After home prices climbed by a record-setting 16.9% nationwide in 2021, the market was met with another stunning statistic in April 2022: 11 American metros now have a median home sold price of more than $500,000. The half-million dollar average sale price metric comes from an OJO Labs survey of March home sales. Nationwide, the median sales price of a home reached $392,750 as of mid-April 2022.
In historically wealthy cities and those with more modest home prices, the trajectory is the same: Prices keep going up even as mortgage rates spike. Causes for the price jumps are mirrored across the country. A long-term housing shortage that began after the Great Recession was exacerbated by supply chain disruptions that made it harder to source construction material, which affected virtually all housing markets. Another factor that has driven up prices is the rise of investors that have entered the market. In many regions including Charlotte, North Carolina, investment firms are buying up huge swaths of single-family homes.
In smaller cities and towns, traditionally lower population numbers were met with a swell of households moving away from big cities during the coronavirus pandemic, driving competition up for housing. Record-low mortgage rates were another reason for an exploding number of buyers, although rising rates don’t seem to be doing much to slow bidding wars in many metros.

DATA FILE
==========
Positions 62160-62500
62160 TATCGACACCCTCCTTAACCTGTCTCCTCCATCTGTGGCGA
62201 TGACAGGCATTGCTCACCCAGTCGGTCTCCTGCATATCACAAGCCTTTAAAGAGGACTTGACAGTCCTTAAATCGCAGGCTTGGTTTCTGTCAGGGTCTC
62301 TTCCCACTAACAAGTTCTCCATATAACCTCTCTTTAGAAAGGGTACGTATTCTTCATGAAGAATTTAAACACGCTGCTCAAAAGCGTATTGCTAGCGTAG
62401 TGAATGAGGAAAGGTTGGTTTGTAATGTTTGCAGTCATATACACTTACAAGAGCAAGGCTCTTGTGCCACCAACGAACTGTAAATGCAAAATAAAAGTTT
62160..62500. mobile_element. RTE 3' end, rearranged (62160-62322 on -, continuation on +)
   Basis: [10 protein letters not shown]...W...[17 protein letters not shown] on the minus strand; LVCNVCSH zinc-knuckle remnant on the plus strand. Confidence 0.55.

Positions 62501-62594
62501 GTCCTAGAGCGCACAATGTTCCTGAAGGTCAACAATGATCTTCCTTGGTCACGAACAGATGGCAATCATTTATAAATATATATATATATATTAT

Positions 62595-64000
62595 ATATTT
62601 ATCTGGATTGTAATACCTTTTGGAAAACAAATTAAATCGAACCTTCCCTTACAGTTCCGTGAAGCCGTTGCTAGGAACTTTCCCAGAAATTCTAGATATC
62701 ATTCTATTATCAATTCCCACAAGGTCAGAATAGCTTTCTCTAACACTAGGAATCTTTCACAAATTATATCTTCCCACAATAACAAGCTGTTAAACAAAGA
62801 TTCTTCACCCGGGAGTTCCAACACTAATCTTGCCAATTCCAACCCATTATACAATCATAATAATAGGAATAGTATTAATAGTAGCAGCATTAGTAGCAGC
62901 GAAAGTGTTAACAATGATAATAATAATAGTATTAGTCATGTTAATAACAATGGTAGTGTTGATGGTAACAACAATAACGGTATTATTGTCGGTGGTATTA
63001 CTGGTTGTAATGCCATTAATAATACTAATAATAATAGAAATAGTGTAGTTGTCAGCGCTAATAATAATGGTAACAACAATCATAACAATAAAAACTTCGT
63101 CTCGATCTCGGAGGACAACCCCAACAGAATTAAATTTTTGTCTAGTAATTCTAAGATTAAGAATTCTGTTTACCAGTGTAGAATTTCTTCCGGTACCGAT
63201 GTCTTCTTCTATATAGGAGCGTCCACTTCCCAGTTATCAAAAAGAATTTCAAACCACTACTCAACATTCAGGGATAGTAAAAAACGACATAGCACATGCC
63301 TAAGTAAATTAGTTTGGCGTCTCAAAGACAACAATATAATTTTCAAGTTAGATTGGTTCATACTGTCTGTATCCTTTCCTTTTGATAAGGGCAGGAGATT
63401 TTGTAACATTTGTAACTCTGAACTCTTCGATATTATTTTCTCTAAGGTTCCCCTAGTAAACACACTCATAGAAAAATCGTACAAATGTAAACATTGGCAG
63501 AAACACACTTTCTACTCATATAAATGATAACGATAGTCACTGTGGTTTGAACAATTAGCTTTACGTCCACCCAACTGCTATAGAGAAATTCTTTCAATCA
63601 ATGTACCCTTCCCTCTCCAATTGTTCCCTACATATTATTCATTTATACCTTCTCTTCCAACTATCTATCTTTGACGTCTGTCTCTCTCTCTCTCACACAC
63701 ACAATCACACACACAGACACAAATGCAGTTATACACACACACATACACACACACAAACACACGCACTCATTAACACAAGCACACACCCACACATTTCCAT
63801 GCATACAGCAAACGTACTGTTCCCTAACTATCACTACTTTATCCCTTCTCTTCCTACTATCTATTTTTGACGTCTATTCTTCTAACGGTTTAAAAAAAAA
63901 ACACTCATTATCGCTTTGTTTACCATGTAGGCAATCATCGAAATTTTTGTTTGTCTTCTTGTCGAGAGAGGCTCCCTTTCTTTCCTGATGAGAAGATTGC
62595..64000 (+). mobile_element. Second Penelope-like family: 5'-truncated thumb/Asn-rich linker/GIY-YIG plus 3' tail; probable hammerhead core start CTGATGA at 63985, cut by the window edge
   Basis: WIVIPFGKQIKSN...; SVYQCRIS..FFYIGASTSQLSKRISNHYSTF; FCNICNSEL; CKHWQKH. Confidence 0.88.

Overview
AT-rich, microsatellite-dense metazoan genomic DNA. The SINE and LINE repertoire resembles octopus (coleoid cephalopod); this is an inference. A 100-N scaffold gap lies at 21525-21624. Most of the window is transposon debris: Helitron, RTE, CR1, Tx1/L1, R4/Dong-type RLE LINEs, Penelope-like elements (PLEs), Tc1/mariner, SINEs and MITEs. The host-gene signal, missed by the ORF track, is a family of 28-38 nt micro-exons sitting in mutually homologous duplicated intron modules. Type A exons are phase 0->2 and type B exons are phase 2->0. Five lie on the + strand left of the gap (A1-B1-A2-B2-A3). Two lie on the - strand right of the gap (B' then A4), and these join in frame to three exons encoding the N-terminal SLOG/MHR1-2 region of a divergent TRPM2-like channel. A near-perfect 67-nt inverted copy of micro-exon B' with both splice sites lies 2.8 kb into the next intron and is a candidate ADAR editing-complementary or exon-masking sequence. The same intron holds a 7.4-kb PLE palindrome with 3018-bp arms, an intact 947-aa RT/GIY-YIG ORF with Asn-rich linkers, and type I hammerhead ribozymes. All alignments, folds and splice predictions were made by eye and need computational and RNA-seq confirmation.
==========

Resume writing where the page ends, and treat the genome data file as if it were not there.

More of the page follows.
To illustrate this point, real estate platform ZeroDown analyzed its data on home listings across 20 metropolitan areas in the United States to determine the most expensive neighborhood in each, based on homes sold between March 18, 2022 and April 18, 2022. Neighborhoods are ranked by the median home price per square foot.
Metros selected for this list range from those known for historically modest bungalows to those renowned for expensive zip codes. Some represent massive increases in home sale prices, such as the previously affordable city of Phoenix, which has led the country in home price increases for 33 months straight as of April 2022. Downtown Phoenix, in particular, saw a nearly 30% price increase between March of 2021 and 2022.
Other metros we included—such as Los Angeles, Boston, and San Francisco—illustrate a widening wealth gap, which keeps residents earning fewer than six figures priced out of homeownership in those cities.
The list represents both coasts and most geographic regions of the U.S. In addition to median home prices, we’ve included data points for each metro covering median rent, neighborhood population, walk score, bike score, and transit score.
Read on to see how your city’s most expensive neighborhood compares to those across the country.